Immediately Jesus reached out his hand and caught him. “You of little faith,” he said, “why did you doubt?”
Many things are recorded in Matthew 14 that overshadows this little incident. First, John the Baptist, cousin of Christ was killed by Herod. This marked a very significant point in the ministry of Jesus, for it could be said that John was perhaps Jesus‘ biggest supporter, a coworker for God‘s Kingdom at a time where most followers were still merely blindly following Christ without really knowing what they’re going into. And then, there was the miracle of the loaves, perhaps the most well known miracle today. Most people do not know that it happened twice, but that’s a discussion for another day. As amazing as it was for man to walk on water, Jesus was a man who had calmed the storms and had made food from nothing. Perhaps Jesus walking on water is no big deal, but I’d like to focus more on the fact that Peter walked on water – yeah, just for a moment, but that moment would prove a lot to us.
I really like Peter. Sure, he had a lot of faults. Even later on during his apostleship he was scolded by Paul (Galatians 2:11-21) for being a hypocrite. But I really like the man and his deeds. They teach a lot. And Peter‘s so human that it’s easier to relate to him than to the likes of Paul.
I think Jesus was being very harsh here. I personally feel that Peter was a man of immense faith, a man of pure faith, a man of blind faith. There were no complexities in his faith – see Jesus walking on water? Surely he can make me do that too! Get questioned on my love of God? Answer I love God with gutso! Random people trying to seize Jesus? Defend him – whack the sword around and hack someone’s ear off! See Jesus being captured? Follow him even to the depths of the enemy’s lair! Peter was backed up in his faith by a very courageous heart, a heart that no one else in his time possessed. Sometimes I wonder, if I were to be one of the other 11 disciples, how would I feel when I saw Peter standing on water? I suppose I would have been rather mind-blown. No wonder the disciples were all able to be great apostles later on. How could you not have faith, when you witness things like that?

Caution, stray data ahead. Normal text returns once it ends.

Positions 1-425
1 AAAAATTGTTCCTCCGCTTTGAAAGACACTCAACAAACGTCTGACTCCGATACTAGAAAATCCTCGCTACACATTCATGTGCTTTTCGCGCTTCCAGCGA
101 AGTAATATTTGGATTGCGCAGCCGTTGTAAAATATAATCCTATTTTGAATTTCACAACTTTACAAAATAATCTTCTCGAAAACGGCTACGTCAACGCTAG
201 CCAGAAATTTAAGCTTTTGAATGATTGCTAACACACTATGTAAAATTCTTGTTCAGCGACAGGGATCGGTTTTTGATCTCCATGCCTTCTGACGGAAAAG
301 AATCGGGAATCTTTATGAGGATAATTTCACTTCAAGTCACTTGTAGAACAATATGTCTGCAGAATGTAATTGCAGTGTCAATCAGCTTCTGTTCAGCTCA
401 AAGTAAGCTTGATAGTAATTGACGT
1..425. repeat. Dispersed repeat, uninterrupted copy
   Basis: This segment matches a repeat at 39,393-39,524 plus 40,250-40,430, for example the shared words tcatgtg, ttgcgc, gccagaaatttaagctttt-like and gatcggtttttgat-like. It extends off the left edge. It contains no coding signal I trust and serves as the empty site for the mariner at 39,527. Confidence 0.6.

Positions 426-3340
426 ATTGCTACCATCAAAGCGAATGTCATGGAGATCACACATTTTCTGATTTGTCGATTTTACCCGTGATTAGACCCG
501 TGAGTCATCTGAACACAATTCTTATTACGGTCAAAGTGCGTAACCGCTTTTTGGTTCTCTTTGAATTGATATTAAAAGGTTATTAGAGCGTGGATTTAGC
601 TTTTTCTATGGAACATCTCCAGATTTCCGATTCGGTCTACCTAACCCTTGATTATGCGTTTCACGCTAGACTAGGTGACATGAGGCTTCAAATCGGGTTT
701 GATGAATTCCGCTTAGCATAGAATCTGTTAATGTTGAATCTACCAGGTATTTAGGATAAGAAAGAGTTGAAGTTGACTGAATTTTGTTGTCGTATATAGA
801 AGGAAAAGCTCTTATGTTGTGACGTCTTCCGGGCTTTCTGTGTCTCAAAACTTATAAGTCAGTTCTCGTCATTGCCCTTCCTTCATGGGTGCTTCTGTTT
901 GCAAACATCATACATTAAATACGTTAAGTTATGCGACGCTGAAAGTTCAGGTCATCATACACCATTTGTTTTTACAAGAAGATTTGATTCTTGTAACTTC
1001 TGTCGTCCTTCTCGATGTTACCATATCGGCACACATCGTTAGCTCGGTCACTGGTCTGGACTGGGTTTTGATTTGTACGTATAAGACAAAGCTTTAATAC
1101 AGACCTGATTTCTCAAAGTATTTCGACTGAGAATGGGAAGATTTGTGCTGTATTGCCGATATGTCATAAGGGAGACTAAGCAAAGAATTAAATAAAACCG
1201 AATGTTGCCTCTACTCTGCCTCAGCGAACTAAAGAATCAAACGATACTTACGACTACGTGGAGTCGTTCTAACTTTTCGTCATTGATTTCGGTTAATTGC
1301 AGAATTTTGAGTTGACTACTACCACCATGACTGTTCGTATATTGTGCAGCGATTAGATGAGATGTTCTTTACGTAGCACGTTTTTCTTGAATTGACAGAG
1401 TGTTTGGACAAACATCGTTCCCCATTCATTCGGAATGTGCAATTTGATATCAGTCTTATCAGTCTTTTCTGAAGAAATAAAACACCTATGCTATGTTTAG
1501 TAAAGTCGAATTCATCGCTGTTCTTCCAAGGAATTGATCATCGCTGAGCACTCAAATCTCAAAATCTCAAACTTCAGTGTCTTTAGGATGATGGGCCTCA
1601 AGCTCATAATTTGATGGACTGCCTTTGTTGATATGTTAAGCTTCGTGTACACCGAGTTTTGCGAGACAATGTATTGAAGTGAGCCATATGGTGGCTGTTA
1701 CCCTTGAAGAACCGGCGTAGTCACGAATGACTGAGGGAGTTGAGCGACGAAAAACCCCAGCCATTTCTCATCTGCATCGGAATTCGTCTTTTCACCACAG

Jesus liked to reprimand people, “you of little faith!” [Matthew 16:8; Matthew 8:26; Mark 4:40; Matthew 6:30; Luke 12:28]. Let’s talk a bit about relativity. Christ knew the potential of faith we can have. So when Peter‘s faith was enough for him to attempt the impossible, but not enough to sustain him for more than a moment, Jesus scolded him for his insufficient faith. To us, and perhaps to the other eleven, the fact that Peter asked to do that was an act of immense faith, because we do not know the upper end of our faith meter – but we do know the lower end of it.
Some may say Peter was foolish, but I beg to differ. True faith is never foolish, though we’ve been told that wisdom in God’s eyes is often scoffed as folly by the world [1 Cor 1:18]. Peter didn’t ask to do it because he didn’t think and was stupid. He did it because he believed that it was possible. Granted, to a lot of people it must have seemed foolish. If you put me in that situation, even if I believed that it was possible, I wouldn’t have asked to do it, thoughI would be more than happy to see somebody else doing it. Surely my faith will benefit from watching; but I wouldn’t do it. Why?
Because I doubt.
Why did you doubt? Asked Jesus. What is doubt? A dictionary definition would be the uncertainty about the factuality or the existence or the truth of something. We often forget that doubt and trust are not mutually exclusive. As much as you believe, there’s always still space for doubts.
Couple of years ago I caught the film Doubt, and let me quote you Father Flynn’s sermon from the movie.
I wanna tell you a story. A cargo ship sank one night. It caught fire and went down,and only this one sailor survived. He found a lifeboat, rigged a sail, and being of a nautical discipline turned his eyes to the heavens and read the stars. He set a course for his home, and, exhausted, fell asleep.
Clouds rolled in, and for the next 20 nights, he could no longer see the stars. He thought he was on course, but there was no way to be certain. And as the days rolled on, and the sailor wasted away, he began to have doubts.
Had he set his course right? Was he still going on towards his home? Or was he horribly lost and doomed to a terrible death?
No way to know.
The message of the constellations, had he imagined it because of his desperate circumstance? Or had he seen truth once and now had to hold on to it without further reassurance?